FastPencil Back in the Hands of Founder Steve Wilson

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Courier Corporation, a large US book manufacturer and content management provider, has agreed a deal to sell its self-publishing service provider and writing community FastPencil back to former owner Steve Wilson. Wilson and Michael Ashley founded FastPencil in 2007, but sold it to Courier six years later for $5 million. While outwardly FastPencil has grown — providing the publishing engine and software to power Barnes & Noble’s Nook Press, On Demand Books’ SelfEspress, Books-A-Million’s BAM Publishing , and a link up partnership with Evernote — its financial status has been very uncertain. Courier had to absorb losses a year after it purchased FastPencil (a $6 million writedown for the 2014 fiscal year) and the pair have always been curious bedfellows.

With R. R. Donnelley’s takeover of Courier due to be completed later this year in a $261 million deal, Courier never quite seemed to know what to do with its newly acquired self-publishing division, FastPencil.

Certainly one man happy is FastPencil’s founder Steve Wilson who told Publisher’s Weekly that it “made sense to get the company back” when it was clear the R. R. Donnelley acquisition of Courier was going ahead.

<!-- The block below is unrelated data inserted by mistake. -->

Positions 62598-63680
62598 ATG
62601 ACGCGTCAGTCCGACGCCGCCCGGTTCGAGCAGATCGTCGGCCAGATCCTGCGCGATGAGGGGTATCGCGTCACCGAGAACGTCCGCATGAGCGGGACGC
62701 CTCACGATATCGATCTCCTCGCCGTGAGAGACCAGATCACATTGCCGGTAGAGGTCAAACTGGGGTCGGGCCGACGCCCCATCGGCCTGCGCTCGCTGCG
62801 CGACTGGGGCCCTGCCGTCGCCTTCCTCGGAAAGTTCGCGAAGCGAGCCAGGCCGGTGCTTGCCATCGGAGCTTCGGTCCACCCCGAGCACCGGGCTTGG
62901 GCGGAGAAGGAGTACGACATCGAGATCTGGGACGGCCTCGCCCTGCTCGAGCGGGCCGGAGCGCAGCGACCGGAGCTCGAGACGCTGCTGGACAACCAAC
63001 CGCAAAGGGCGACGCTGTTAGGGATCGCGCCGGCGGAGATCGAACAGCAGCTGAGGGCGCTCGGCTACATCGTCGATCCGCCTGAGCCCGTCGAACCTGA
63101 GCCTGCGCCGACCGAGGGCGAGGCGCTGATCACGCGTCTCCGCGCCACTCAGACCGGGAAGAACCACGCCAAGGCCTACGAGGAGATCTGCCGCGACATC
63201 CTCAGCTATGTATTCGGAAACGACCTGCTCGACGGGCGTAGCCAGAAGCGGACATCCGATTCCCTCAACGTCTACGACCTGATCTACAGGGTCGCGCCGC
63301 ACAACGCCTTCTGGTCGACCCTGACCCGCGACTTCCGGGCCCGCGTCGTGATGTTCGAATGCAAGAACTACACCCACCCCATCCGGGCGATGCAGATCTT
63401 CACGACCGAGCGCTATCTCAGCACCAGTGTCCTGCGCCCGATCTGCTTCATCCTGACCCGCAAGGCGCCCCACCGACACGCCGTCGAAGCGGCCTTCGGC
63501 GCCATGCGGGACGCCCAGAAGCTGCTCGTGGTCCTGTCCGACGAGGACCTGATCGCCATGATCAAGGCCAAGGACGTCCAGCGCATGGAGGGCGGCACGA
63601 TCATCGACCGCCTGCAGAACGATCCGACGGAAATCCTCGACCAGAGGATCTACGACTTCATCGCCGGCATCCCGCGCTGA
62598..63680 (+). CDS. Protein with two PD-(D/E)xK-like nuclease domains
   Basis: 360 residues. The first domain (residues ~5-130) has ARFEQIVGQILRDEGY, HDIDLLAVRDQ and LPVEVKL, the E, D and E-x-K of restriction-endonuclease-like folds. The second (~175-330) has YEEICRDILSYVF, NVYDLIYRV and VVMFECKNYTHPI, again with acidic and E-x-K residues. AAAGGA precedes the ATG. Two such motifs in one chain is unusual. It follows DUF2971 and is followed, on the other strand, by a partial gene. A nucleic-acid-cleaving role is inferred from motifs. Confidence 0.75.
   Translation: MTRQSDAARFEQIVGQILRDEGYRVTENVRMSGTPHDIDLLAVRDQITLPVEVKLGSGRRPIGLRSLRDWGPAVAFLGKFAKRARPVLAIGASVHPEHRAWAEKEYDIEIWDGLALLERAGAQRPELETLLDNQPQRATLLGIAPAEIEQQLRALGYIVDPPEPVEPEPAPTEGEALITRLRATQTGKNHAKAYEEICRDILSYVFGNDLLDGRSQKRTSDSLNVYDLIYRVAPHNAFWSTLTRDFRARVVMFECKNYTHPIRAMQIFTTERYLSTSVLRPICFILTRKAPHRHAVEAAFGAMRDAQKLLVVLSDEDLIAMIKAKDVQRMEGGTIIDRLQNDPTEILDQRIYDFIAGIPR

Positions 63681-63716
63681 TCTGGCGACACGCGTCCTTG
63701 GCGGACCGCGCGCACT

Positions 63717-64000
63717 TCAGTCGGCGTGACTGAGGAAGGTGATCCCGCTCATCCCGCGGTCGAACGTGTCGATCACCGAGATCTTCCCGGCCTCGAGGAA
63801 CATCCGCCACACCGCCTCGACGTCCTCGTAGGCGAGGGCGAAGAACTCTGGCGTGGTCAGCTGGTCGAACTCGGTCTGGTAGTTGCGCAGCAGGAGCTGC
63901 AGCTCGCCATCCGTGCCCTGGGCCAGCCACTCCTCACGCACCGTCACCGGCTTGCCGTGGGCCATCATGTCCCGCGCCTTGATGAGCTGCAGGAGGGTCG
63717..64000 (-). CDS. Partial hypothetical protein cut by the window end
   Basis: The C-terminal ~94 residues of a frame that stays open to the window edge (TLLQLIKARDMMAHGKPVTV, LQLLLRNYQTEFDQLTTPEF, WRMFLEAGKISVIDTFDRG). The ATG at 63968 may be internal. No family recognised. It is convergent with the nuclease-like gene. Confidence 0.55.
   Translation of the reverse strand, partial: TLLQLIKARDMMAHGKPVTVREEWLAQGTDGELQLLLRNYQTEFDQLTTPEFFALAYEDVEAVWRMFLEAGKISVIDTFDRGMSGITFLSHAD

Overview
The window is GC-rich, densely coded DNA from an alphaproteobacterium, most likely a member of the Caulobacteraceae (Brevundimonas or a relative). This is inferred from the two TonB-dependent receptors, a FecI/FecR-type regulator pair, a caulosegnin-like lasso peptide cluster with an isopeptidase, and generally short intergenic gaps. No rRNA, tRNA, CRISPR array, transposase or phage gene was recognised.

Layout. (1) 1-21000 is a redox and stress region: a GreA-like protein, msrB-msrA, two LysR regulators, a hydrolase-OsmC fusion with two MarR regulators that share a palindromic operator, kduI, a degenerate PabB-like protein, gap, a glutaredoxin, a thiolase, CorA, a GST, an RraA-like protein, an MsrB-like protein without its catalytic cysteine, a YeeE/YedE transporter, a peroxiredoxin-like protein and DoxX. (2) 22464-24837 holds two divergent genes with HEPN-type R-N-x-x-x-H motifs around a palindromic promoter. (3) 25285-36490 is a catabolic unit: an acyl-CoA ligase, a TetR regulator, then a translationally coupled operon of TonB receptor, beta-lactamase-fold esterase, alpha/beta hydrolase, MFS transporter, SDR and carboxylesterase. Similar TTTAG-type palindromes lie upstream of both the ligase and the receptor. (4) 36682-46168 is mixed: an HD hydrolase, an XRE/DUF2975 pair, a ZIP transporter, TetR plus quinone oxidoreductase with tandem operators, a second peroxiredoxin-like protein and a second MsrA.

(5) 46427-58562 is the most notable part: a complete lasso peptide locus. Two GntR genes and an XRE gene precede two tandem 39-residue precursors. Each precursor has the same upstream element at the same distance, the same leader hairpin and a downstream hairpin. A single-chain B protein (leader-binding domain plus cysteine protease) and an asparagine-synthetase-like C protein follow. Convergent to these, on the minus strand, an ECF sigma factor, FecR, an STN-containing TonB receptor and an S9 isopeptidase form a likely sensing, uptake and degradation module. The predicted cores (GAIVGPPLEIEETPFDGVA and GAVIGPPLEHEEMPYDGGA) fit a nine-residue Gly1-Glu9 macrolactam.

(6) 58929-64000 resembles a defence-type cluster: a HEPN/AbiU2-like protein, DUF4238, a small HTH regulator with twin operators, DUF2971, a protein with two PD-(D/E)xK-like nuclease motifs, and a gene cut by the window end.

FastPencil has published several thousand titles and its writing community numbers about 125,000 authors.

Authors

One Comment;

  1. Susan Barringer Wells said:

    Infinity, which has cheated me and others repeatedly has now joined with Fast Pencil , and nothing has changed. Infinity’s Marc Hisland over the years gave excuse after excuse for not sending Royalty statements on time – -or for many months. There were times when he didn’t send a royalty payment for many months, and the latest excuse is that Infinity was merging with FastPencil and we wouldn’t get a statement until March 15 — the last statement WITH A ROYALTY BAL. – received last December. Well March 15 came and went. It’s bad enough that we authors never really know how many books these publishers print and sell – that we are held back 3 months on the measly royalty payments they own up to as being owed, but to just completely disregard the contract and lie again and again, I would advise ANY AUTHOR not to trust a company that has this man working for them or anyone from Infinity for that matter. I have written Mr. Histland, and I have filed a complaint with the BBB – Histland lied that nothing was owed to me despite the fact that II have a statement from December showing a balance due, and I know I have sold at least some books since last September (where the Dec Statement ended). There should be audits of these companies and oversight. Authors BEWARE. Lawsuits are a hassle. Prevention is easier.

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